100 Days of Useful Homesteading Skills: Day 25 – Basic Mechanic Skills

car-truck-vehicle-motor-vehicle-vintage-car-ford-1057728-pxhere.comA few weeks ago, I wrote about knowing how to change a tire and change your oil but that isn’t all the mechanical knowledge you might need on a homestead. It really helps if you also have a basic understanding of how an engine works.

You could just call up a mechanic or get a tow truck to haul your vehicle, truck, tractor, etc. down to the shop. If you know how to do some basic repairs, you won’t have to spend the money on the mechanic or the tow truck and you’ll save yourself the downtime too.

Sure, you might not get to sit on the recliner and tell your wife that you can’t finish the chores that she wants to be done because the tractor is broken but you can fix that tractor, get those chores done, and have the satisfaction that you just saved your family both time and money.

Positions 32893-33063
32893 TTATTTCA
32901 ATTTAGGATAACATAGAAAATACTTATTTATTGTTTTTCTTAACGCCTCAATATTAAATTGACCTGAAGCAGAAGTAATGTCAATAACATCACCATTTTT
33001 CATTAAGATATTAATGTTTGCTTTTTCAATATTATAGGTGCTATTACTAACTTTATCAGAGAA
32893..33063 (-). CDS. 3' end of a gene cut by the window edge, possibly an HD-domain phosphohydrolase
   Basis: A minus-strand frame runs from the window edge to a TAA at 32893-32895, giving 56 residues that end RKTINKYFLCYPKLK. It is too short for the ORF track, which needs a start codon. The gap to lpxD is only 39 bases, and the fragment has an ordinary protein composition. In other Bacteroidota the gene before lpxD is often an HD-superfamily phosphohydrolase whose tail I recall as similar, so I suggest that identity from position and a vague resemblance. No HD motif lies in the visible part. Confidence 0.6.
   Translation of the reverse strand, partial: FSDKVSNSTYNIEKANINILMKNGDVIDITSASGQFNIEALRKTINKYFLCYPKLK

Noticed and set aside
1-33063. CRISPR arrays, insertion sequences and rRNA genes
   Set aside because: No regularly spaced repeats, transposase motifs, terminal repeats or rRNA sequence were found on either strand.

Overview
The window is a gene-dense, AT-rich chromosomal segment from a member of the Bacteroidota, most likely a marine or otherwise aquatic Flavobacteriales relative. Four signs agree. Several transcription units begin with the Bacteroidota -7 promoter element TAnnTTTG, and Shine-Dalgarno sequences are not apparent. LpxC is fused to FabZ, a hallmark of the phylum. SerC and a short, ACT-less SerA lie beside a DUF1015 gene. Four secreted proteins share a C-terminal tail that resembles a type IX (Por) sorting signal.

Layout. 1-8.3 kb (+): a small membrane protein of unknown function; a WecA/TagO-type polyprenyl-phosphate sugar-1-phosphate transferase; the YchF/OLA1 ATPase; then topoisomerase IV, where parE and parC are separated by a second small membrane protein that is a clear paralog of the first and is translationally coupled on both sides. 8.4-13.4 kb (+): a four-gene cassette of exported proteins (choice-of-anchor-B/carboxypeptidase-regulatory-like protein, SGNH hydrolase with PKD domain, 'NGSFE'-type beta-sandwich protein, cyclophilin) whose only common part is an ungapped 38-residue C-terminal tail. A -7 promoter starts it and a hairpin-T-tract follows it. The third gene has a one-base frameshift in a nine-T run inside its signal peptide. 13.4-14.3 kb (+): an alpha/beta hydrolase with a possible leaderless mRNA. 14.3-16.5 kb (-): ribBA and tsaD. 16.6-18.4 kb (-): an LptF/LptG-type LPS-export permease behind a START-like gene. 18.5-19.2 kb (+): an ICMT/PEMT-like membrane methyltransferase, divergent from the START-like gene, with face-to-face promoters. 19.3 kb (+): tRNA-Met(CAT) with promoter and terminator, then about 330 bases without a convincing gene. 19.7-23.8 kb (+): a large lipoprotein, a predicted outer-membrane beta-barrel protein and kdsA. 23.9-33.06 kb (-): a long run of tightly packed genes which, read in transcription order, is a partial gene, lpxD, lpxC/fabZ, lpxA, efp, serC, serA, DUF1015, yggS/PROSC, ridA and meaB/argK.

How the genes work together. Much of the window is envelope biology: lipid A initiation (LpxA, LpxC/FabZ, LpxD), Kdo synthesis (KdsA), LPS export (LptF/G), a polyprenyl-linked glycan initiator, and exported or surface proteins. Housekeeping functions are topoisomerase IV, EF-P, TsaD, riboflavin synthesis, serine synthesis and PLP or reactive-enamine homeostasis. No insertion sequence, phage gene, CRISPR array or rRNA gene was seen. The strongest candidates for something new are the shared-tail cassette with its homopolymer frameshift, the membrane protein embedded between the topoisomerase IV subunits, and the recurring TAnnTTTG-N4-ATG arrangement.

I started my interest in engines, cars, and other mechanical things when I was just a little girl. My father was a mechanic and he loved Volkswagons. I spent a lot of my time in the garage helping him fix up his cars. I learned about voltage regulators, carburetors, air intake, exhaust systems, and much more.

It’s a lot of information to learn but you can begin to learn it before you even move out onto your homestead. I’m not about to give all that to you in just one blog post but what I am going to do is point you in the direction of that information. The best place to use the information you learn is on your own vehicle.

For this reason, I love older model trucks. I especially have a soft spot for diesel vehicles. Older vehicles are just tougher and easier to work on. There is much more room to work in. Newer cars require you to remove things like intake manifolds just to get to the spark plugs. A job that should take less than 30 minutes now takes more like 2 hours!

You know who charges by the hour?

Mechanics.

 

Tell us about a repair you did yourself no matter how simple. How did it go?

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